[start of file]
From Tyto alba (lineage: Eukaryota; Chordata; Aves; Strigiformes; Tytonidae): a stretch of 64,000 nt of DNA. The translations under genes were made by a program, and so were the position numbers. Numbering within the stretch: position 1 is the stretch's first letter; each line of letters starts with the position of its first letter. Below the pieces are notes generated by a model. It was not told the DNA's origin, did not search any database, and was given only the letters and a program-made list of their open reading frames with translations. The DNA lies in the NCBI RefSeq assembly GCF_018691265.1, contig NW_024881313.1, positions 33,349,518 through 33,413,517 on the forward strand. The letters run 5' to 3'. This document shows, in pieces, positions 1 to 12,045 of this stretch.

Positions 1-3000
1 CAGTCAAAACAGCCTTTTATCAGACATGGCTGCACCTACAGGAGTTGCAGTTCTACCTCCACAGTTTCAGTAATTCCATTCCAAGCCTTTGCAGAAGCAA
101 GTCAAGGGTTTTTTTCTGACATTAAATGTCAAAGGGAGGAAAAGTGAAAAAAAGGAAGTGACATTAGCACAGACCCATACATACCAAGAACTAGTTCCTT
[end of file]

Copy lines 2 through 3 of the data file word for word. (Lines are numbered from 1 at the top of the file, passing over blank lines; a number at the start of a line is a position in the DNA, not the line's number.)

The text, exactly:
Positions 1-3000
1 CAGTCAAAACAGCCTTTTATCAGACATGGCTGCACCTACAGGAGTTGCAGTTCTACCTCCACAGTTTCAGTAATTCCATTCCAAGCCTTTGCAGAAGCAA